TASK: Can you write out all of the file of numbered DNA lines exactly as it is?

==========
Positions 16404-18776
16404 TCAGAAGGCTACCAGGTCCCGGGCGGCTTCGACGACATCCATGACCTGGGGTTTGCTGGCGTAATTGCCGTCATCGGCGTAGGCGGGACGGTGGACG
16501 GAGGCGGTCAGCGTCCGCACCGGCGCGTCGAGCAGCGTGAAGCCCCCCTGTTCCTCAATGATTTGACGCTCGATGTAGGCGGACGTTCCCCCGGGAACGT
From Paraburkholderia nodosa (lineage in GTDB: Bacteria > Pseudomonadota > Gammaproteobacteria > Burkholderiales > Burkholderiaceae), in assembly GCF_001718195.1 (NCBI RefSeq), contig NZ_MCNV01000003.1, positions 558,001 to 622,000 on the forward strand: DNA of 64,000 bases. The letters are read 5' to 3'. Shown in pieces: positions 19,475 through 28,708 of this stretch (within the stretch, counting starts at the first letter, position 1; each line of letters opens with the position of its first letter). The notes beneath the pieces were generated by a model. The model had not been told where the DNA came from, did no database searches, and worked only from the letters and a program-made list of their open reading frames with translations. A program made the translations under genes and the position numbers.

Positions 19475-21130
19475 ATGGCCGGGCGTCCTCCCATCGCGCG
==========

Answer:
Positions 16404-18776
16404 TCAGAAGGCTACCAGGTCCCGGGCGGCTTCGACGACATCCATGACCTGGGGTTTGCTGGCGTAATTGCCGTCATCGGCGTAGGCGGGACGGTGGACG
16501 GAGGCGGTCAGCGTCCGCACCGGCGCGTCGAGCAGCGTGAAGCCCCCCTGTTCCTCAATGATTTGACGCTCGATGTAGGCGGACGTTCCCCCGGGAACGT
From Paraburkholderia nodosa (lineage in GTDB: Bacteria > Pseudomonadota > Gammaproteobacteria > Burkholderiales > Burkholderiaceae), in assembly GCF_001718195.1 (NCBI RefSeq), contig NZ_MCNV01000003.1, positions 558,001 to 622,000 on the forward strand: DNA of 64,000 bases. The letters are read 5' to 3'. Shown in pieces: positions 19,475 through 28,708 of this stretch (within the stretch, counting starts at the first letter, position 1; each line of letters opens with the position of its first letter). The notes beneath the pieces were generated by a model. The model had not been told where the DNA came from, did no database searches, and worked only from the letters and a program-made list of their open reading frames with translations. A program made the translations under genes and the position numbers.

Positions 19475-21130
19475 ATGGCCGGGCGTCCTCCCATCGCGCG